A group of police chiefs in the United Kingdom is developing a plan to effectively decriminalize the possession of drugs including cannabis and cocaine. If adopted by the government, the use and possession of small amounts of recreational drugs would be treated as a public health issue for first-time offenders, rather than a criminal offense subject to prosecution and jail time or other punishment.
The proposals, which were developed by the National Police Chiefs’ Council (NPCC) and the College of Policing, would effectively decriminalize the possession of Class A drugs including cocaine and Class B substances such as marijuana. Under the plan, individuals caught with illegal drugs would be offered an opportunity to attend drug education or treatment programs, rather than being subjected to prosecution.
Police would take no further action against those who agree to complete the program, giving them a chance to avoid a criminal record. Those who fail to complete the drug program or who are subsequently caught with illicit drugs would still be subject to criminal prosecution.
Jason Harwin, the former NPCC lead on drugs and a former deputy chief constable, is working with the College of Policing on the new partial decriminalization strategy.
“We should not criminalize someone for possession of drugs,” he said in a statement quoted by The Telegraph. “It should be diversion to other services to give them a chance to change their behaviors.”
Fourteen of the U.K.’s 43 police forces have already adopted policies similar to the drug decriminalization proposal from the nation’s police chiefs. But the plan is at odds with the country’s Conservative Party government, which has floated proposals to stiffen the penalties on recreational drugs including cannabis.
In October, U.K. Home Secretary Suella Braverman revealed that she was considering tightening the classification of cannabis under the nation’s drug laws over concerns that marijuana is a gateway drug and can lead to serious health problems. Braverman’s review followed calls from law enforcement leaders to reclassify cannabis as a Class A drug, the same category assigned to substances including heroin, cocaine, and ecstasy.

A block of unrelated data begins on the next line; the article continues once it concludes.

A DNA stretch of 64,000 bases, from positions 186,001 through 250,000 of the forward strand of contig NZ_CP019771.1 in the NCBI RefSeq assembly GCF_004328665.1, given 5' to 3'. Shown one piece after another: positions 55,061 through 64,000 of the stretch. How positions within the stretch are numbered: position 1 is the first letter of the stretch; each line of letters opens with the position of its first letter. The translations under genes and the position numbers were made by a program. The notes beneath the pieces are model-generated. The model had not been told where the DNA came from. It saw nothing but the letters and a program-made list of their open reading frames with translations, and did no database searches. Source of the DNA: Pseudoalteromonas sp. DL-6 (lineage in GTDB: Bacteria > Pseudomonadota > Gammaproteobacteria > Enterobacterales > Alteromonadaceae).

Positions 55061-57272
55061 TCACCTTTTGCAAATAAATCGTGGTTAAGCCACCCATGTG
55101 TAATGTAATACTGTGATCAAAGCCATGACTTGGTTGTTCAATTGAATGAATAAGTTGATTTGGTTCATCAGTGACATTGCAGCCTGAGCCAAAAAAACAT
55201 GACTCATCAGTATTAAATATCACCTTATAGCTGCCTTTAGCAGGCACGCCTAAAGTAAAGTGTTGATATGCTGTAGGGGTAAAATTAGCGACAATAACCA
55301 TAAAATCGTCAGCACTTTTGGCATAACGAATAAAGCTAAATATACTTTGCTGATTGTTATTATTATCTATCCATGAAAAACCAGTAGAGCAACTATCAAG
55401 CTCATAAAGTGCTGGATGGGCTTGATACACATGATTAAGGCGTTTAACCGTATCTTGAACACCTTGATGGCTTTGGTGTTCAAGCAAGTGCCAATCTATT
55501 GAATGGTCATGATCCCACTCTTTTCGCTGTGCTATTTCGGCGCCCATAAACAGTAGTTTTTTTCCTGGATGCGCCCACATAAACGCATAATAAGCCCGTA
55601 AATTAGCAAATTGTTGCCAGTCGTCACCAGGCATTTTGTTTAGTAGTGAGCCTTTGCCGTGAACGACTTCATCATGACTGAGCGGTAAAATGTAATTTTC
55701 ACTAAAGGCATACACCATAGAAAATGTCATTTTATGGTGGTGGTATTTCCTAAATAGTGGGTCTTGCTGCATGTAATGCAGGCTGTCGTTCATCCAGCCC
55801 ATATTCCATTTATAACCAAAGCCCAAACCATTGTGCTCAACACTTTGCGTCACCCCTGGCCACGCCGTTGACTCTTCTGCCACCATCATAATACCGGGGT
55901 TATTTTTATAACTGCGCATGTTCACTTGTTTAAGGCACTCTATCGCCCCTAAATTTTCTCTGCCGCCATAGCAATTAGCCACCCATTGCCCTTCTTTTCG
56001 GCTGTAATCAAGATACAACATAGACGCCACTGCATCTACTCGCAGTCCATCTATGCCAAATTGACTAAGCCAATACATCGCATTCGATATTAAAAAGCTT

Braverman is against the decriminalization of cannabis, saying that efforts to reform cannabis policy send a “cultural” symbol that marijuana use is acceptable, according to a report from The Times. The home secretary is also concerned about evidence that cannabis use can lead to serious physical health problems including cancer and birth defects and mental health conditions including psychosis.
The more strict Class A drug designation for cannabis would make penalties for marijuana offenses more severe, including prison terms of up to seven years for possession and penalties of up to life in prison for marijuana producers and suppliers. An unidentified source close to Braverman told The Times that the home secretary believes the more severe penalties are justified because they would serve as a deterrent to cannabis use and trafficking.
“We’ve got to scare people,” she reportedly said.
In July, then-Home Secretary Priti Patel announced proposed new sanctions on users of cannabis and other drugs that include the confiscation of driver’s licenses and passports under a new three-strikes policy for illicit drug use.
“Drugs are a scourge across society. They devastate lives and tear communities apart,” Patel said in a statement from the government. “Drug misuse puts lives at risk, fuels criminality and serious and violent crime and also results in the grotesque exploitation of young, vulnerable people.”
Under the proposal, which was detailed in a white paper drafted by the Home Office, those caught with illegal recreational drugs would face fines and mandatory drug education. They could also be banned from nightclubs and other entertainment venues.
“Drugs ruin lives and devastate communities which is why the Government is committed to tackling both the supply and demand for drugs, as set out in the 10-year Drug Strategy,” a Home Office spokesperson said in a statement to the press. “Our White Paper on new, tougher penalties for drug possession set out proposals for tackling demand and we have welcomed views on this. We will be publishing our response in due course.”
But drug policy reform advocates and health professionals are resisting the government’s proposed tougher approach to drug use. On Sunday, more than 500 public and health and drug organizations issued an open letter to the U.K. government expressing “serious concerns” about the plan, which they said would likely criminalize young and vulnerable people while diverting scarce police resources from more serious problems.
Professor David Strain, the chairman of the British Medical Association’s board of science, said the Government’s plans appeared “to be doubling down on a failed model by promoting ever harsher sanctions that perpetuate the stigma and shame already acting as a barrier to individuals seeking help, and ultimately discouraging drug users from seeking the healthcare services they need.”
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